The clacking of his boots on the stone parapet drifted towards the for some minutes after the young man had taken his leave, reverberating from the nearby tower as the Co-King made his descent to his packed luggage in the main quarters of Narikala. Solomon remained for a time, waiting for the purple bruise of evening to grow into the black of night. As he was about to turn away from the battlement a bright spark arose from the depths of Tbilisi below, arcing up and into the sky before exploding with a fiery *Bang*, its unexpected explosion throwing the King off balance. As the coloured ashes lit up the night sly for a brief moment and began to drift back down towards the earth, Solomon was left to shake his head at the confounded fireworks, their recent popularity amongst Tbilisi's burgeoning Middle Class yet another sign of the changing times.
Last edited by Conwy-Shire on Sun Jun 11, 2017 9:41 pm, edited 1 time in total.
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Intermountain States
Posts: 1903
Founded: Oct 12, 2014
Capitalist Paradise

Postby Intermountain States » Tue Jun 13, 2017 6:38 pm

Seoul, Kingdom of Joseon

Minister of Rites Kwon Muhyeol walked into the house of the Chief State Councillor Shim Sun-taek. A servant came out to greet him. "Tell the Chief State Councillor that the Rites Minister has arrived." He told the servant, who nodded and went inside. After a few minutes, Shim Sun-taek came out in his Yangban garbs.

"Kwon Muhyeol," Shim Sun-taek began. "What brings you to my humble residence?"

"You were one of the few officials in the Royal Court who refused to support the King's plan to recognize the Republic of China as the true government in China," Muhyeol said. "Now you're the Chief State Councillor of the Court, your opposition practically carries weight in the government and the King wants an unanimous support for the recognition."

"So you want an explanation to why I would continue supporting the Uyghur barbarians holding out in the North rather than the revolutionaries in the south?" Sun-taek asked. "Follow me then." The two men entered the house and went to a room where Muhyeol believed to be an office. The office has a map of the world on the table, listing the various countries in the world with pins and writing all over the map, specifically in China, Joseon, and Japan. The map wasn't unusual, they can be purchased from vendors selling foreign goods in any coastal market.

Sun-taek turned to him and begins to talk. "I have my personel reasons for opposing recognizing a republican movement in Southern Zhongguo rather than the tried and true monarchial system in place by the Qiangs. For being Islamic Ugyhur barbarians, they respected much of the tradition of Zhongguo. The southerners are revolutionaries, their ideas could shake the foundation of the thousands of year old system that was in place in this continent."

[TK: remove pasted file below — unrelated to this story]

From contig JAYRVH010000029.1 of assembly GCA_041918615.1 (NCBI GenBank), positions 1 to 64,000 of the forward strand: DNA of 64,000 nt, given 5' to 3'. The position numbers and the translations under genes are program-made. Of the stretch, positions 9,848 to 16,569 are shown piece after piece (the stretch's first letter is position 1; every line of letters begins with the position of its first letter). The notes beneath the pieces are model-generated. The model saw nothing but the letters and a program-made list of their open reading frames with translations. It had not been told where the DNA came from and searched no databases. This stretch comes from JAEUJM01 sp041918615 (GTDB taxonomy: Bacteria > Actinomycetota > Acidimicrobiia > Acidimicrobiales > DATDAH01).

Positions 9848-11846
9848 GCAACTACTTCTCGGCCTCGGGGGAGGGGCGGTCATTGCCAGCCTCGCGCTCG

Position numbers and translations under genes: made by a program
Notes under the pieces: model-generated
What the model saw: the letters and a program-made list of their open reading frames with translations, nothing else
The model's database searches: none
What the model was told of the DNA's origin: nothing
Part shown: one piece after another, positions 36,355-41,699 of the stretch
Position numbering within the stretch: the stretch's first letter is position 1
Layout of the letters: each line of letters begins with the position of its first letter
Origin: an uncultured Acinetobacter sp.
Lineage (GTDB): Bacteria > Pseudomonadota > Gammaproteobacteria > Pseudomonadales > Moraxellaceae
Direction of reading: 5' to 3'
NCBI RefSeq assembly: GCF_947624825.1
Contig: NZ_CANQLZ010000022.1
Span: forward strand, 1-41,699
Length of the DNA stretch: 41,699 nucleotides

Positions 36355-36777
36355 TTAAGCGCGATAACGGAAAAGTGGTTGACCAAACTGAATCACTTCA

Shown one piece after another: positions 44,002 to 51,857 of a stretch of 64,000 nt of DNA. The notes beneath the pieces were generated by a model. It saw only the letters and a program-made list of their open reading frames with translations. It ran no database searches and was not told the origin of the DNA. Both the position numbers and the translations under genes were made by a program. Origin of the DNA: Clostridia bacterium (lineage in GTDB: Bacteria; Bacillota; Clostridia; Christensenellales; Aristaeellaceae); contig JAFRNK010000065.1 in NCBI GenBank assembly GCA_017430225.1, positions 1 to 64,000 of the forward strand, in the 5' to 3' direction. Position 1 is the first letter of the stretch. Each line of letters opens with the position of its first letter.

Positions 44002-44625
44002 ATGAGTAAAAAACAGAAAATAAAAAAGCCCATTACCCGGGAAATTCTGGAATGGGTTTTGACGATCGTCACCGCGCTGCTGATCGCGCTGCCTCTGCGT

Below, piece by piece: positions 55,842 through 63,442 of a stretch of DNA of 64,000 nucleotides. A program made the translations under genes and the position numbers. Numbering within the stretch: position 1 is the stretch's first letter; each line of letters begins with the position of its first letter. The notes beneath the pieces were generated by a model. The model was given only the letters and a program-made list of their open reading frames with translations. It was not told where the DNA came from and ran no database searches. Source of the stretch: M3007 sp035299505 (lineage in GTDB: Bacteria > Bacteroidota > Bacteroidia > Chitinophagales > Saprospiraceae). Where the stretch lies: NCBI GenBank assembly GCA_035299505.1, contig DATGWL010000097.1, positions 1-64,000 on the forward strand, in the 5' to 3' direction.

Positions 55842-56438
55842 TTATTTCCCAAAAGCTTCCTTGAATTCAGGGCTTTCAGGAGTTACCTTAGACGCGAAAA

"But," Sun-taek added. "That isn't the major reason why I oppose recognizing the republic in the south as the legitimate government of China. Supporting the Qiangs is necessary for maintaining Joseon's security and independence."

"Are you suggesting that Joseon's power rely on two Chinas?" Muhyeol asked.

"It's simple really," Sun-taek said. "When China is divided into warring states with neither side gaining an upper hand, Joseon is the nation who benefits from the conflict. That was true during Gojoseon and Goguryeo. These two empires were powers when China was divided. Tell me, name the Chinese dynasties that lead to Gojoseon and Goguryeo's downfall."

"The Hans and the Tangs," Muhyeol answered. Sun-taek smiled.

"And what did the Hans and the Tangs had in common?" Sun-taek asked.

"They unified the country before expanding to Gojoseon and Goguryeo," Muhyeol said. "But, the Suis unified China and they were defeated by Goguryeo and the fall of Goguryeo was through the efforts of both Silla and the Tangs. The Khitan Laos definitely didn't control all of China yet they destroyed Balhae. Silla and Goryeo were undone by civil wars established by their own generals."

"Perhaps," Sun-taek said. "But Silla was a tributary state to the Tangs and controlled territories south of the Taedong River and was weakened over the years. Goryeo expanded into the Amnok River, even having claims to the Yodong peninsula and was a power by her own right before being severly weakened by the Mongols that took over all of China."

"Even sitll," Muhyeol added. "What are you going with this?"

"The Republic of China is getting foreign backers from Western powers and they're industrializing," Sun-taek said. "Soon, they'll be more powerful than the Qiangs and it won't be long until they'll try to bring their shakey ideals to this nation. A strong Qiang would provide a check to the revolutionaries until we gain strength to provide a resistance ourselves."

"We're already backed by the Anglos," Muhyeol said. "We've modernized our nation with their and the German's guidance. Us supporting the Republic won't weaken us in any way."

"And how reliable would they be if Japan or Revolutionary China decides to expand their influence to us?" Sun-taek responded. "In this age, there is nothing but uncertainty for this nation. I hope that I am wrong but with the revolutionaries having a stranglehold in the south, I have a pessimistic view of this. I will not change my position."